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PNS Daily Newscast - October 1, 2020 

Concern that Trump's Proud Boys comments could encourage "alt-right" groups; report finds key swing states went into manufacturing decline pre-pandemic.

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Connecticut Abolishes Death Penalty: Impact on NC

April 27, 2012

BENSON, N.C. - North Carolina death-penalty opponents are applauding Connecticut.

This week, Gov. Dannel Malloy signed a bill abolishing the death penalty, making Connecticut the 17th state to do so. It's promising news for North Carolina mother Christine Livingston, who recently changed her position on the death penalty after her daughter did some research for her senior class project.

Livingston was raised in a family of police officers, and served as one herself in Raleigh. She now is actively opposing the death penalty.

"I was always raised to believe that when you commit a crime, you do the time, and that's it. That means you've done it. I had no idea how unjust the entire system was."

North Carolina's death penalty was suspended in 2007. Since then, according to the state attorney general, the number of murders has fallen by 25 percent. Crime rates continue to drop in the state and now sit at a 33-year low.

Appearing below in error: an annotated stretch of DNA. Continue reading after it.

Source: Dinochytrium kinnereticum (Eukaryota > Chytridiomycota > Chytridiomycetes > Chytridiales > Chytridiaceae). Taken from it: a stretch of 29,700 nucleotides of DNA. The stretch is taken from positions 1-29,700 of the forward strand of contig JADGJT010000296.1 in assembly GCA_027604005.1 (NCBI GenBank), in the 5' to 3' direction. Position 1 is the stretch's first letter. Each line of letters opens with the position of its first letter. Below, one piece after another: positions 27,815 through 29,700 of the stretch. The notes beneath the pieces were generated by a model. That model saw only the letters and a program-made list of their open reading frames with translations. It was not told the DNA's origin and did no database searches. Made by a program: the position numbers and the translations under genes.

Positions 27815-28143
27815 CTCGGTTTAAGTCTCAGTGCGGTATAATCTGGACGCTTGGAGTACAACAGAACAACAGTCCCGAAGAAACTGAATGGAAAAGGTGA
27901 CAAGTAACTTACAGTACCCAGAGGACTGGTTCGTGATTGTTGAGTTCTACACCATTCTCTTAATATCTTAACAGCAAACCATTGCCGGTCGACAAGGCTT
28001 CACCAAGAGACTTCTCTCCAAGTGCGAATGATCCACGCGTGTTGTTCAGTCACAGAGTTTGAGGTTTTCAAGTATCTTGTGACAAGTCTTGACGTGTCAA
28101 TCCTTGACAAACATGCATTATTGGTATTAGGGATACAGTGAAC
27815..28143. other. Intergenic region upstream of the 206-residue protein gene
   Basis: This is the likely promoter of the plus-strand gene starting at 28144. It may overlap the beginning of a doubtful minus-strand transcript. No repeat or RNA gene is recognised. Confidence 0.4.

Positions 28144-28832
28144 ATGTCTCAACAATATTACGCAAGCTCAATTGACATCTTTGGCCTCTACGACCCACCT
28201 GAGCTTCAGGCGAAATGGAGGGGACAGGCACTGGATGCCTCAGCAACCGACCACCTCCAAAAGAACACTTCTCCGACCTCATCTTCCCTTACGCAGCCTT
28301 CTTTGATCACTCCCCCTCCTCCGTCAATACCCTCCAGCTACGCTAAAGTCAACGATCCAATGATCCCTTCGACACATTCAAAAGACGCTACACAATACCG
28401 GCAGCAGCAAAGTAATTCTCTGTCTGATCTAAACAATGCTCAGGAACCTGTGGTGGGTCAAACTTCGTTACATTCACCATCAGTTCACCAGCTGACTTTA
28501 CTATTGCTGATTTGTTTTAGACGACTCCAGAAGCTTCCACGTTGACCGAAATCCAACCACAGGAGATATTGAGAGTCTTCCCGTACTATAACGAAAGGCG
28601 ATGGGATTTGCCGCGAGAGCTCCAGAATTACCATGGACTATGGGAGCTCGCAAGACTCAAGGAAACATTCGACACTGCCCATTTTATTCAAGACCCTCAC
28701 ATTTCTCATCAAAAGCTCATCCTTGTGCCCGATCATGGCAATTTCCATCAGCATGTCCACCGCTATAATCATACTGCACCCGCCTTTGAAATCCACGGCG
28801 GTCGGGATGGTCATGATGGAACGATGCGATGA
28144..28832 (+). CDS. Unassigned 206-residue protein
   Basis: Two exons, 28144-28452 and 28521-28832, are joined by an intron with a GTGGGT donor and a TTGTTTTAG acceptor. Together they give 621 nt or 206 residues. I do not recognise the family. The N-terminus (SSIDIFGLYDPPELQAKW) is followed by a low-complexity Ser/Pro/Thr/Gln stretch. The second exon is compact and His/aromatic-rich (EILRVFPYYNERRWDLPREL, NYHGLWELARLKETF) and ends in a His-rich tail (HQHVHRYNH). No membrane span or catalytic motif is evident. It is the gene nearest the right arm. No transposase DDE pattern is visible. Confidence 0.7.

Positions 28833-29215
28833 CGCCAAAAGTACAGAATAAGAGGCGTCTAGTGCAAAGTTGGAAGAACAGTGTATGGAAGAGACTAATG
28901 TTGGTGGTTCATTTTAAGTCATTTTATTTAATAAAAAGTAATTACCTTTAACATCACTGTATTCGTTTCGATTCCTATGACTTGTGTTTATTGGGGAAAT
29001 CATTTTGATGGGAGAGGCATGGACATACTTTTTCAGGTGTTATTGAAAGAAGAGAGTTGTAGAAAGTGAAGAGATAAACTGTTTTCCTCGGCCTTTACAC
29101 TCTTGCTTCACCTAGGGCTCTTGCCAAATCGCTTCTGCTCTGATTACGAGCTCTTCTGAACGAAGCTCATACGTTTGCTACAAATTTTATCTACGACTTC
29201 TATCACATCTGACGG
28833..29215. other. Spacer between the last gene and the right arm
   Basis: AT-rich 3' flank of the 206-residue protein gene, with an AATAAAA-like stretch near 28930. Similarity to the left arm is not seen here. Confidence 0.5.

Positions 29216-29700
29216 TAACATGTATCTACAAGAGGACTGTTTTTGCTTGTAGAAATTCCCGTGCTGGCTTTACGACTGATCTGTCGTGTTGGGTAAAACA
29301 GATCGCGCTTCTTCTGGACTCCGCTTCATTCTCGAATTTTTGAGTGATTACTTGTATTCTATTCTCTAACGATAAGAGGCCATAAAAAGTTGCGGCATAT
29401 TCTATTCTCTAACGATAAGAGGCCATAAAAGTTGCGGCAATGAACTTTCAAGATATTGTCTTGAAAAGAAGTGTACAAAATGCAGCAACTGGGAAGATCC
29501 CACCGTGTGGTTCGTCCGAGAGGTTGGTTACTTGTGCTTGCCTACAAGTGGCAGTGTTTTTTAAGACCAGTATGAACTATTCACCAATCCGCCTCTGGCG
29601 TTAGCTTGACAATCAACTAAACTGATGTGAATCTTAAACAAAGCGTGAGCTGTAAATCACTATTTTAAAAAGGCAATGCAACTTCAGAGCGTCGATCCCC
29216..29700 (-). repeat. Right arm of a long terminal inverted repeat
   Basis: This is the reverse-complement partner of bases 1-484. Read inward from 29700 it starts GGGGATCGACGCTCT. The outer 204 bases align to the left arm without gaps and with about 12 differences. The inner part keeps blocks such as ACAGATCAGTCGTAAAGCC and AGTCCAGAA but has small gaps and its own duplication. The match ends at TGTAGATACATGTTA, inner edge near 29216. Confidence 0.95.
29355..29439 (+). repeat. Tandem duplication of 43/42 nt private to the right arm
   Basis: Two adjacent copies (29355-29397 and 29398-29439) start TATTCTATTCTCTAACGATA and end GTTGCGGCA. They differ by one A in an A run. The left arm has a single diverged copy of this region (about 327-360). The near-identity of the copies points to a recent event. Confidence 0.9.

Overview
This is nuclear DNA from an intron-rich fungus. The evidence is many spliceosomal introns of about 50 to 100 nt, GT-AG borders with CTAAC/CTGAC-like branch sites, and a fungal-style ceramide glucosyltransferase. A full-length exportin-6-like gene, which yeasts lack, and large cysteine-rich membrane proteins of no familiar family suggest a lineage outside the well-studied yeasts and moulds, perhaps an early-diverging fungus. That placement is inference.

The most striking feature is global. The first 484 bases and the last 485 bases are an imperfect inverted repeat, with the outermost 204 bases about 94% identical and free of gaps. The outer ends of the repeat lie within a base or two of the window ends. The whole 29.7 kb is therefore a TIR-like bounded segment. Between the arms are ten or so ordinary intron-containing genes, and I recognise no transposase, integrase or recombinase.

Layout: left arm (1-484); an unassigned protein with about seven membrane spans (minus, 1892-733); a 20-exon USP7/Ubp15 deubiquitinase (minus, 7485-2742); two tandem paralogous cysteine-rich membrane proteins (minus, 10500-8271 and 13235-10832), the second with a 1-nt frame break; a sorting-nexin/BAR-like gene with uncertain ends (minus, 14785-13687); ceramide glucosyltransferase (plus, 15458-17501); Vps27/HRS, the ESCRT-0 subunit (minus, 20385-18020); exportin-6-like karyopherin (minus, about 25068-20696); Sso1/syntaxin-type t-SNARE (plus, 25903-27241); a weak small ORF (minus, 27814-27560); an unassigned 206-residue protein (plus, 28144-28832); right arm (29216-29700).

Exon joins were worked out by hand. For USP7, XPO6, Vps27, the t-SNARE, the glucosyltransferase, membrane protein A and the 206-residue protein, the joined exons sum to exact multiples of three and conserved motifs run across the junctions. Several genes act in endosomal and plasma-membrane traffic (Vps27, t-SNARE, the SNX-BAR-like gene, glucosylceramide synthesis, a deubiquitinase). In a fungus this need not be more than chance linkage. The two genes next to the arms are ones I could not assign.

Livingston says one issue she has with the death penalty is the reality that inmates on Death Row might never have done the crime to begin with.

"And then we find out afterwards that he never committed the crime and we put an innocent man to death. For what? What purpose does it serve? And who's going to be held accountable for it. "

Connecticut now joins Illinois, New Mexico and New Jersey in abolishing capital punishment in recent years. A court declared New York's death-penalty law unconstitutional eight years ago. The latest study by a researcher at Duke University found that if North Carolina replaced the death penalty with life in prison without parole, it would save more than $11 million a year.

Stephanie Carroll Carson, Public News Service - NC